One of the New Jersey’s first major assignments was to provide protection for aircraft carriers, which were by then recognized as the backbone of naval strategy in the Pacific. Aircraft carriers, vulnerable to air and submarine attacks, relied on the formidable anti-aircraft capabilities and thick armor of battleships like the New Jersey for defense. This symbiotic relationship was crucial during the island-hopping campaigns across the Pacific, where air superiority was paramount.

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The battleship’s first combat operation was in the Gilbert and Marshall Islands campaign, where it provided gunfire support during the invasions of Tarawa and Kwajalein. By bombarding shore installations and suppressing enemy artillery, the New Jersey played a decisive role in securing these islands. Its powerful 16-inch guns were used not just for shore bombardment but also in engaging enemy ships during several naval confrontations.

USS New Jersey in the Pacific during the Second World War.

One of the most significant battles in which the USS New Jersey participated was the Battle of the Philippine Sea in June 1944. This major naval battle, sometimes referred to as the “Great Marianas Turkey Shoot,” involved a series of air and sea engagements that ended in a decisive victory for the United States. The New Jersey’s role was multifaceted: it provided anti-aircraft cover, screened aircraft carriers from enemy submarine and surface threats, and used its main batteries to engage Japanese ships at range.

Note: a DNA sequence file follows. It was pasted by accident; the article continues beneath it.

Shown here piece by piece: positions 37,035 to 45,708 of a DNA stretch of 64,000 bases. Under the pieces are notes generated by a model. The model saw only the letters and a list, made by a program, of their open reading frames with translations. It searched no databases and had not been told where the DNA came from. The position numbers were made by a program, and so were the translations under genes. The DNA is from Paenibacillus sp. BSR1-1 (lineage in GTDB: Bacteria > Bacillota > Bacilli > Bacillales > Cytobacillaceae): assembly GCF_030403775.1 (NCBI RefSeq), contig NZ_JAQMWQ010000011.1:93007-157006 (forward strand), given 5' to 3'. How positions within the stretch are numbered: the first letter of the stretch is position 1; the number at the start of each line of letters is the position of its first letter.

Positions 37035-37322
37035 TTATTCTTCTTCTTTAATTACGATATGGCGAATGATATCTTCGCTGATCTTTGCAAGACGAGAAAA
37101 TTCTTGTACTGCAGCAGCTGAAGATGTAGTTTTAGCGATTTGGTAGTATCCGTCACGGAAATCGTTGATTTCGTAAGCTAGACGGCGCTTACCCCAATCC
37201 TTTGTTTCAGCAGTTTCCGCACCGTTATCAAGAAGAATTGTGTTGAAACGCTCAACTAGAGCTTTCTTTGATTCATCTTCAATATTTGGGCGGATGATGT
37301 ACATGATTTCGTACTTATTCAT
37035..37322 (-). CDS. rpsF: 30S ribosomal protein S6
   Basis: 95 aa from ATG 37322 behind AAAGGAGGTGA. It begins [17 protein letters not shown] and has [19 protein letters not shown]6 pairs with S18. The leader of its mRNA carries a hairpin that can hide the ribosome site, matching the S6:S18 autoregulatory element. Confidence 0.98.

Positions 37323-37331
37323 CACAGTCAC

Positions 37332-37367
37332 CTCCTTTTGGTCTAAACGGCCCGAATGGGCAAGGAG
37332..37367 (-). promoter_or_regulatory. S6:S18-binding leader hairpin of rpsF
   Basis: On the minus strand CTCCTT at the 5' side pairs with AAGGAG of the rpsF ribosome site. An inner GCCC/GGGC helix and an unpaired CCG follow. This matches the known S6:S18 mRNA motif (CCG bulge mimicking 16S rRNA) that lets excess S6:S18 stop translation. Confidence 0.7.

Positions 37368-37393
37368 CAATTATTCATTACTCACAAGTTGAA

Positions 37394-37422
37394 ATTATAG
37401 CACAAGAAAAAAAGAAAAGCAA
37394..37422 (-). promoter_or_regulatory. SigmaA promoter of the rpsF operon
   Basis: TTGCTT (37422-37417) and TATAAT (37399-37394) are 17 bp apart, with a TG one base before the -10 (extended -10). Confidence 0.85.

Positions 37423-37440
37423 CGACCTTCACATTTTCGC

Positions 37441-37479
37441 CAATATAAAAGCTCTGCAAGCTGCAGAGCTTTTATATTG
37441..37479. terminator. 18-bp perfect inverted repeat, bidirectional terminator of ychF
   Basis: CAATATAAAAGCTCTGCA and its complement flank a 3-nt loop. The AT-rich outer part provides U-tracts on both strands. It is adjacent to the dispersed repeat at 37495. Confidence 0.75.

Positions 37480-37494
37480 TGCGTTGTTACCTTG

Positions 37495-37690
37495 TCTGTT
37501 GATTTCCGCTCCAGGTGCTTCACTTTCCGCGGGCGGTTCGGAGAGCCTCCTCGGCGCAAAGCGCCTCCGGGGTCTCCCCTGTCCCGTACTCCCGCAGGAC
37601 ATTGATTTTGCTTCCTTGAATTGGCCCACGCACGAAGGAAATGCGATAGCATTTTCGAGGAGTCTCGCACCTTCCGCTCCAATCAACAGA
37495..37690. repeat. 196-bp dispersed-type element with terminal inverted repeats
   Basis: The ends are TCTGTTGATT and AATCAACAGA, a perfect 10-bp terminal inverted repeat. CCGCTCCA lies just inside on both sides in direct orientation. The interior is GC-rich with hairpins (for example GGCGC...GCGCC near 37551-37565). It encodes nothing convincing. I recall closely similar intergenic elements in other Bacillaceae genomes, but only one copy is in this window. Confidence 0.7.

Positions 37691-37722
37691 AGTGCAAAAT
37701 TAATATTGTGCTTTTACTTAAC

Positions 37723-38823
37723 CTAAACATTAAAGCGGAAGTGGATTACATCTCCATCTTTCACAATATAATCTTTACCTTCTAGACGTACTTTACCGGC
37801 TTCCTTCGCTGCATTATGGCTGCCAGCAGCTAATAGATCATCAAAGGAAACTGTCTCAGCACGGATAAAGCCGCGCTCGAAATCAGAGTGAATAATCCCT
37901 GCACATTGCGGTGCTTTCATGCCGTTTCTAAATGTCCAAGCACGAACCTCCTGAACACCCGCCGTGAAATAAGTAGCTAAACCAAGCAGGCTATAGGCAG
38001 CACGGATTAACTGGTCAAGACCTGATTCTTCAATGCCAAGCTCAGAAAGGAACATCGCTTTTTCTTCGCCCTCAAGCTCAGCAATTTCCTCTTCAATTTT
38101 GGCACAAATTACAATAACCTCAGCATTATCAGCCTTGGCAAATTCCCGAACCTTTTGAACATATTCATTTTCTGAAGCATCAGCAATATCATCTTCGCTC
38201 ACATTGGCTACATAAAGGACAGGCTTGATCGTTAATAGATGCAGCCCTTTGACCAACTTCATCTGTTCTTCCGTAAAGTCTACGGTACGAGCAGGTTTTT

Following the Battle of the Philippine Sea, the USS New Jersey continued to serve as a flagship for Admiral William F. Halsey, Commander of the 3rd Fleet. As a flagship, it was at the forefront of fleet operations, coordinating complex maneuvers and assaults. In October 1944, it participated in the Battle of Leyte Gulf, the largest naval battle of World War II and, by some measures, the largest naval battle in history.